See which states have suffered the most major weather disasters since 2011
Ninety percent of counties across the U.S. have experienced a flood, wildfire, hurricane or other federally declared climate disaster between 2011 and 2021, according to a report published Wednesday that calls for urgent investment in climate adaptation and hazard mitigation.
During that same period, 29 states on average endured at least one federally declared disaster, according to the report by Rebuild by Design, a nonprofit that helps communities prepare for and recover from disasters. In 2021 alone, the U.S. suffered from 20 separate billion-dollar disasters.
The report, which uses data from sources like the Federal Emergency Management Agency, analyzed which parts of the country have experienced the greatest number of disasters, which states are receiving more money to rebuild than others and which areas have endured the longest power outages.
States that were hit with the most disasters include California, Iowa, Mississippi, Oklahoma and Tennessee, which each experienced at least 20 disasters during the last decade, the report said. However, states with lower disaster counts that received the most disaster recovery funding per person include New York, New Jersey, North Dakota and Vermont.
Additionally, counties that on average experienced more than a disaster every year over the last decade are located in Kentucky and Louisiana. Louisiana, which is positioned on the Gulf Coast and is more prone to hurricanes and tropical storms, has received more federal disaster aid per person than any other state.
“We studied this data for many months and in that time continued to find things that were frankly shocking,” said Amy Chester, managing director of Rebuild by Design and co-author of the report.
For instance, Nevada has had only three federal disaster declarations over the last decade and Arizona has had just six. However, those states had the worst rankings for heat-related deaths between 2018 and 2021.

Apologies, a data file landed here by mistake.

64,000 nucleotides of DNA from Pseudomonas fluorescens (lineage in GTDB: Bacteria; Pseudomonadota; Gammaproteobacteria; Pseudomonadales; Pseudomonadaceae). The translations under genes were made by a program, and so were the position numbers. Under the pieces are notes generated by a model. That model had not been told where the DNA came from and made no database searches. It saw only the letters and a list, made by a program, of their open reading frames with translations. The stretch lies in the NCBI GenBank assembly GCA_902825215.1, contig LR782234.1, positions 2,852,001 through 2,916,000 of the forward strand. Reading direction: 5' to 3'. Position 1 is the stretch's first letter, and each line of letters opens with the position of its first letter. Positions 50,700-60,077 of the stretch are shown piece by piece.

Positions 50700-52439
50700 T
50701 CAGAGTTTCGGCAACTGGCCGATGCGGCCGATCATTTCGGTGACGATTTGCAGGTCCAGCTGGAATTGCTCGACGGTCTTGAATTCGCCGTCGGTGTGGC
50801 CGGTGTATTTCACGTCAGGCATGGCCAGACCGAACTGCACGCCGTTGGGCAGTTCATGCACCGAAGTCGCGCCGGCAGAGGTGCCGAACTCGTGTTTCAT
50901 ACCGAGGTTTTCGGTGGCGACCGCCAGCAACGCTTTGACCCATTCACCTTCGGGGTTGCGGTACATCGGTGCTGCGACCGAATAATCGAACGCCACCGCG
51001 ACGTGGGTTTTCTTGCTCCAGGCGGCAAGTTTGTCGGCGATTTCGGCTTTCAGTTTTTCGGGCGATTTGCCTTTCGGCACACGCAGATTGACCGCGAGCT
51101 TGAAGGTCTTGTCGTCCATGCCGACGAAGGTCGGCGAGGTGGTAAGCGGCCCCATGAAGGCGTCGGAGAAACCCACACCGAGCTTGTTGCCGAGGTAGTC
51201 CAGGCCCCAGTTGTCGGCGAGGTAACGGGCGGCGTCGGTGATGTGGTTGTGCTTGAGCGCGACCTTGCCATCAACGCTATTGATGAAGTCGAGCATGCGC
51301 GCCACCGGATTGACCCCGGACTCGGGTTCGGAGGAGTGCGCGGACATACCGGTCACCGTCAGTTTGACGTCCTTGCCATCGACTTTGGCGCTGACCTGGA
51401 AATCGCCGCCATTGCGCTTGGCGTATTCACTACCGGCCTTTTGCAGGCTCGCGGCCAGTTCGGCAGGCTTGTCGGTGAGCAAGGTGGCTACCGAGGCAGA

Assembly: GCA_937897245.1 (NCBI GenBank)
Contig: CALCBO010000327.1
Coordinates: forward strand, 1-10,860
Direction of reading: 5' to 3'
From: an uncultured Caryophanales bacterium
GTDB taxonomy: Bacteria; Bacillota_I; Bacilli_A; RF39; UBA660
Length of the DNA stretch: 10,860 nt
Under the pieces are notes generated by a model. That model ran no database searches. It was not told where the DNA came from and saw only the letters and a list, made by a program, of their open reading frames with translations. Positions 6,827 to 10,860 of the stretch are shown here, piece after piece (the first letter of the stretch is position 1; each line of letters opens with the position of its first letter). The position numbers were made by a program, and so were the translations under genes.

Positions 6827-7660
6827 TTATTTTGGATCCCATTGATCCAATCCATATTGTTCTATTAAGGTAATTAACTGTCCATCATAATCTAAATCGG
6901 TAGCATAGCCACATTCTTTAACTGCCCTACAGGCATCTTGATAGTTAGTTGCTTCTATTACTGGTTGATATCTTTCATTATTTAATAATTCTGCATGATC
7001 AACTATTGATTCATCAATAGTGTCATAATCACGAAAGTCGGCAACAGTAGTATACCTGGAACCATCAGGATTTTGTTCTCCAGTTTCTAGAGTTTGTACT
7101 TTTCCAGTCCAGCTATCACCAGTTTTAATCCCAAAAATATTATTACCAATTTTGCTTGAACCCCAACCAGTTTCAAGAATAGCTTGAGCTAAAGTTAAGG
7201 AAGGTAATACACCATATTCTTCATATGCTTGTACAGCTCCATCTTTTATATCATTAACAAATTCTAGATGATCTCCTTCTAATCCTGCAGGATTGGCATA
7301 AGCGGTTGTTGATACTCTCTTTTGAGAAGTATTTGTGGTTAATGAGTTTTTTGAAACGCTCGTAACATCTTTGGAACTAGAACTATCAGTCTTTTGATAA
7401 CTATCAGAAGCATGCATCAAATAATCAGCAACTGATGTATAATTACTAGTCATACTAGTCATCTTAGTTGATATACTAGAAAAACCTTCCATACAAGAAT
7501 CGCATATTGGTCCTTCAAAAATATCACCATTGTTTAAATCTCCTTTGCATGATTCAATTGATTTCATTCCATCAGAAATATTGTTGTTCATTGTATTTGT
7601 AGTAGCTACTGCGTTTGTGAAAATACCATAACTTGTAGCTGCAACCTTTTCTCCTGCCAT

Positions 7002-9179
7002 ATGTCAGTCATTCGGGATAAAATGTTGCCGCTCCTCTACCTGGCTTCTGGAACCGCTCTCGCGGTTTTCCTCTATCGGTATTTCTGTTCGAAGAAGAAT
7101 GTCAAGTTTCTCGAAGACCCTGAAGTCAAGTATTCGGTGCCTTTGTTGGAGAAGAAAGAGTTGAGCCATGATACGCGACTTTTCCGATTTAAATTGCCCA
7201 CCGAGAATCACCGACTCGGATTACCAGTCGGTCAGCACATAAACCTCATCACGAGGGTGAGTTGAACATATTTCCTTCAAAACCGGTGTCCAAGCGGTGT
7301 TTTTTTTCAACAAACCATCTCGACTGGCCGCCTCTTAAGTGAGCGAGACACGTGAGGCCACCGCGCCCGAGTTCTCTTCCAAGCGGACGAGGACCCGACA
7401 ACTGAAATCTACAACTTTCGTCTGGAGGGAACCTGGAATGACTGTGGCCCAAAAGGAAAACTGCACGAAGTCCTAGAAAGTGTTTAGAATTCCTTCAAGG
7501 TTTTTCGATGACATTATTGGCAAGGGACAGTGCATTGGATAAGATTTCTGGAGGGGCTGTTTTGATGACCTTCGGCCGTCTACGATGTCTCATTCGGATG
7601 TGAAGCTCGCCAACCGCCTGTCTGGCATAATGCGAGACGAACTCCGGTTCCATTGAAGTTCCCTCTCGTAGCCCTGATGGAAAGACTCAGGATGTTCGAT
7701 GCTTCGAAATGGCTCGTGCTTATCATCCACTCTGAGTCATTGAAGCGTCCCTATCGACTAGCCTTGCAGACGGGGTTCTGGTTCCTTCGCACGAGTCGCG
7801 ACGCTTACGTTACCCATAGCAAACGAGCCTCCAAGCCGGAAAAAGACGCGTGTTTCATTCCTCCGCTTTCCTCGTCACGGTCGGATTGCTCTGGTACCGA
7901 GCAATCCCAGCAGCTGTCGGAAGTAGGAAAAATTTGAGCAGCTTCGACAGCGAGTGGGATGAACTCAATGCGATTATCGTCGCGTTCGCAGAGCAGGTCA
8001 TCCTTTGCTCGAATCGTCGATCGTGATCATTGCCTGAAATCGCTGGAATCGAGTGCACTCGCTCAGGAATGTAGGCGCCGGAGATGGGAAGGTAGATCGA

“It took us a bit of time to understand why some of the states with lower disaster counts were low,” Chester said. “We then realized that places like Arizona and Nevada have experienced extreme heat, which is the top climate killer, however heat waves do not get federal disaster declarations.”
As heat waves become more frequent and dangerous as the climate changes, extreme heat is the number one weather-related cause of death in the U.S. Heat events have never been the cause of a federal disaster disaster declaration since they do not cause major property damage, which is the threshold to determine such a declaration.
The financial losses resulting from recent disasters are also greater than the amount of federal recovery funds provided for recovery efforts, the report said. Losses from major disasters over the past five years have surpassed $759 billion, but the amount of federal disaster recovery funds obligated or provided during the same period totaled $103 billion — less than 14% of the losses or need for repair and replacement, the report said.
The authors of the report argued that in order to avoid future losses, the country must prioritize mitigation and resilience projects with higher return on investment ratios and proposed that states impose a 2% surcharge on insurance premiums to pay for such plans.
“Most of our federal policies come in after a disaster,” Chester said. “It’s time to move those investments into adapting our infrastructure to meet our current and future needs — before communities suffer.”